Enterprise Ireland’s drive for innovation in food industry
‘Innovation is centre stage across everything. There would be no new products without it’
Orla Battersby from Enterprise Ireland say it is very difficult to have a conversation about the Irish food and beverage industry without mentioning Brexit. Photograph: Colm Mahady/Fennell Photography
“The market won’t wait for innovation and Irish food and beverage companies can’t afford to wait either,” says Enterprise Ireland food division manager Orla Battersby. “They have to be constantly engaged in the development of new and improved market-led products. We are seeing a connectedness across the whole value chain and the power of the major multiples is a critical driving force for innovation.”
It’s very difficult to have a conversation about the Irish food and beverage industry without mentioning Brexit, she notes. “The scale of the industry makes it hugely important,” she says. “It is responsible for the employment of 173,000 people, 58,000 directly. It is responsible for €12.6 billion in exports, that’s 48 per cent of all exports from Irish firms. But €4.4 billion or 35 per cent of exports from the sector go to UK. That’s why innovation is so important.
“The UK market is very import to most food and beverage exporting companies and will remain so,” Battersby adds. “But if want to grow and secure their position there or diversify into new markets they will need to innovate. There is no other way to do it.”
And there is solid evidence to demonstrate the value of innovation to Irish companies. “We carried out a survey in 2016 which showed that firms who availed of innovation supports from Enterprise Ireland reported an average 67 per cent growth in global sales,” she points out.
“Innovation is centre stage across everything. If you think about it, there wouldn’t be any new products on the shelves without it. But it’s also about innovation of manufacturing processes and about companies having an innovation strategy. It’s about where the ideas come from, how they are selected and prioritised, and what is done with them after that. Companies need to have an innovation culture. That goes right to the way a company operates. It also goes to how we work with clients and our client engagement model (CEM) has a specific innovation pillar.”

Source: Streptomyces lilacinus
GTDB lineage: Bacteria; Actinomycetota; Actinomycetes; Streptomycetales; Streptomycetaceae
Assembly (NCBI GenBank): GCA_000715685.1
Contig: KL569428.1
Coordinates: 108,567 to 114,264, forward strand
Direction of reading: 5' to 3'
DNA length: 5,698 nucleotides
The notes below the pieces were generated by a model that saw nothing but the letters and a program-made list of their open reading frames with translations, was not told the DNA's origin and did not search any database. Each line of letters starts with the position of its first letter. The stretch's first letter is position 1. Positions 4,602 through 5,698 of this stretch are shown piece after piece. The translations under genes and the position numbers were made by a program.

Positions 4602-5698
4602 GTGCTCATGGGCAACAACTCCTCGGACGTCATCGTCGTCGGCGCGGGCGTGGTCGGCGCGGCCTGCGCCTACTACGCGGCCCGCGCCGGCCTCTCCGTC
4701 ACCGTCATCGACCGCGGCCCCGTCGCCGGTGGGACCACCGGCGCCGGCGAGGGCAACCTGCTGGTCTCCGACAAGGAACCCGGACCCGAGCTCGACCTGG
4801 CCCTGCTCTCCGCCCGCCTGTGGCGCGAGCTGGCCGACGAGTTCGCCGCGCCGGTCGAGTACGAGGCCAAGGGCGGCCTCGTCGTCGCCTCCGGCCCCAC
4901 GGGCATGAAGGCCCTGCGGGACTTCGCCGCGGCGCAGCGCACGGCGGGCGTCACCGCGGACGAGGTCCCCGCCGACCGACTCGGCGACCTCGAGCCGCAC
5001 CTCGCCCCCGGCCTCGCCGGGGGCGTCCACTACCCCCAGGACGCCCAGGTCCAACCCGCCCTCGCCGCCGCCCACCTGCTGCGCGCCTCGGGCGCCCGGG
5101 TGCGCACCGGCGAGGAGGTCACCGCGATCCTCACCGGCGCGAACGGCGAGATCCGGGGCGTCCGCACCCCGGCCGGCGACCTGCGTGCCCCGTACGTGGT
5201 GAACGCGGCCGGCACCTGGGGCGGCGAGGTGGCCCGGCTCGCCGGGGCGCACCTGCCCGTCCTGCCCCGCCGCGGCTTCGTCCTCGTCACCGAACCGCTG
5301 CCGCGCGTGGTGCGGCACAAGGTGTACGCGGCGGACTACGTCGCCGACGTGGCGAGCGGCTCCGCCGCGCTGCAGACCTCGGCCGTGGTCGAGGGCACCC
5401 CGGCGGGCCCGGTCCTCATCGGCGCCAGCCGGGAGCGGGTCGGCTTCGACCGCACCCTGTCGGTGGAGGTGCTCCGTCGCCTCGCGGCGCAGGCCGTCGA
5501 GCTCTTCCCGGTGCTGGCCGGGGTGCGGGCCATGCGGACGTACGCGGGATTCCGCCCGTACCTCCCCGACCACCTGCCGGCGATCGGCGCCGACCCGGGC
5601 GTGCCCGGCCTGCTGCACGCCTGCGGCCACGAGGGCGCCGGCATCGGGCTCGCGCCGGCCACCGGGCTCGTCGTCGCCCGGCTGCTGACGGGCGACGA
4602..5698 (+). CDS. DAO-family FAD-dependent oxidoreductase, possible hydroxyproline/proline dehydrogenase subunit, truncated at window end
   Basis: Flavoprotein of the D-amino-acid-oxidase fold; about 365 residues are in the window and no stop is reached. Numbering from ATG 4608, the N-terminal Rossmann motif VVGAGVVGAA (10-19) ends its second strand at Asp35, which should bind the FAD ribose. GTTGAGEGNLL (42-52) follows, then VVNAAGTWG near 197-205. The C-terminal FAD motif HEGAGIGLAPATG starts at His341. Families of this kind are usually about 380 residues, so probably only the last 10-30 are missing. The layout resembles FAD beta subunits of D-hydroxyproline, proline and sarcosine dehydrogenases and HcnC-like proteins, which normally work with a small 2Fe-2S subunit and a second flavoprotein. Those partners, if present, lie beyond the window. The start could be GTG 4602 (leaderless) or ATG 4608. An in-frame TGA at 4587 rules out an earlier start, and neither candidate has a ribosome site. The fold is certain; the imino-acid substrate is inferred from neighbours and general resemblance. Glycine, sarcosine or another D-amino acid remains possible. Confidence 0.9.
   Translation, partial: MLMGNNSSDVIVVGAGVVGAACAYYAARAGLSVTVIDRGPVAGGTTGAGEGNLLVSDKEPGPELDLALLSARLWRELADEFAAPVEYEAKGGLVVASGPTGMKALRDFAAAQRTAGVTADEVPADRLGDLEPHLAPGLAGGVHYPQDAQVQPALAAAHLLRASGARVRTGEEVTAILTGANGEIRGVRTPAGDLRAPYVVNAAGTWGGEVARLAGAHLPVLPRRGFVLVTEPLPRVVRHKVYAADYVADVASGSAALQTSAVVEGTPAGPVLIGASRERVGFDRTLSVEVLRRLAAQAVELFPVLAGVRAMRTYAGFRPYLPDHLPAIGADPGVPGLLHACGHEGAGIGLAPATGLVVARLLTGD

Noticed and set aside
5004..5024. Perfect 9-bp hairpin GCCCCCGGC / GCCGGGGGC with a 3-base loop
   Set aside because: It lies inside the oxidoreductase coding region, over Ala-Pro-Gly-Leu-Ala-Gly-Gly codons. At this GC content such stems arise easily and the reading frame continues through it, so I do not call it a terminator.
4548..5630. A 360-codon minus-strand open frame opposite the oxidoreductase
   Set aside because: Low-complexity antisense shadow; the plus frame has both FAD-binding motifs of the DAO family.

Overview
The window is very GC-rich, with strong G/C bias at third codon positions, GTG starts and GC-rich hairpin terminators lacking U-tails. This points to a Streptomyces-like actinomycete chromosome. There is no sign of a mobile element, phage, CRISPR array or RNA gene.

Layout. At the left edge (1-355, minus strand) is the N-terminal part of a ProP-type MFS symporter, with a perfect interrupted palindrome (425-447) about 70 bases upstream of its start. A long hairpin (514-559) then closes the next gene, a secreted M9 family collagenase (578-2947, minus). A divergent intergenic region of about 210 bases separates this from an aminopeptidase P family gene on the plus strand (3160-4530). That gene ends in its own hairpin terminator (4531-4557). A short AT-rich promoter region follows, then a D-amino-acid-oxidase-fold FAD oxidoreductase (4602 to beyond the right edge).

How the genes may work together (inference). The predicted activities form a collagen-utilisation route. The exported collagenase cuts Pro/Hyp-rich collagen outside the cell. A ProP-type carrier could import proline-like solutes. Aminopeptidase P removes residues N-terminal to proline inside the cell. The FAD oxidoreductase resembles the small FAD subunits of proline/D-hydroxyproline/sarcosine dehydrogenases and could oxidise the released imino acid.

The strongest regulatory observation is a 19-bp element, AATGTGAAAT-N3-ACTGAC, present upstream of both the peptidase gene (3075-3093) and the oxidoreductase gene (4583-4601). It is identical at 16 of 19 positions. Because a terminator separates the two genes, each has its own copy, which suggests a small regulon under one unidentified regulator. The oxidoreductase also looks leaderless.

Enterprise Ireland works with client companies to help them develop an innovation culture and improve aspects of the innovation process. “We look at it from where the ideas come from to who is responsible for looking after them and developing to how they are commercialised, potentially with support from Enterprise Ireland. We look at both capability and capacity. Capability is strategy and culture and so on. Capacity is finance and people. We provide assistance with both.”
Enterprise Ireland works with a wide range of both early stage and established companies on innovation and R&D projects. One of these is Anabio, a Cork-based functional foods company which produces probiotic and vitamin delivery systems via innovative encapsulated microbeads using milk protein structures. In that case the innovation was developed in conjunction with Teagasc in Moorepark, Co Cork.
Another company which has benefited from innovation support from Enterprise Ireland is Ina’s Handmade Foods, probably better known as Brodericks Brothers. The company produces a range of cakes for the food service market as well as the range of Brodericks cake bars and mini-bars which it exports to retailers in 23 countries. Rapid growth has led the firm to move to a new manufacturing facility in South City Business Park in Tallaght where it employs 110 people.
“The last two years have been about focusing on the move to the new premises which gears us up for growth,” says Barry Borderick. “We want to do a lot more exports. Innovation plays a huge part in the business. Our key customers require it, and we need it to stay ahead of the curve. Enterprise Ireland has been a very good partner. They really try and help you to achieve your ambitions and are very good at helping you scale business. They help you put the structures in place to build the business. Their Leadership for Growth course was also really helpful. Exporting success requires a lot of innovation and we really wouldn’t have been able to do that without Enterprise Ireland assistance.”
Enterprise Ireland provides a wide range of supports for innovation in the food and beverage sector. “At the very top end we have invested €40 million in three food-related technology centres,” says Battersby. “These are the Dairy Processing Technology Centre at UL, the Food Health Ireland Centre at UCD, and the Meat Technology Ireland at Teagasc Ashtown. The work on non-competitive scientific research. Companies come together to collaborate on this research and can then take different pieces of it and commercialise them.”
At other end of spectrum there is the Agile Innovation Fund which gives companies support of up to 50 per cent of eligible project expenditure up to €300,000. “This is very useful for projects which need to happen very rapidly. We fast-track the approval process and companies can get projects done very quickly. We also have a number of other R&D supports available to client companies. But it’s not all about money, it’s about culture and capability as well. I would encourage food and beverage companies with an interest in innovation and international expansion to contact Enterprise Ireland to see how we can support them to realise their ambitions.”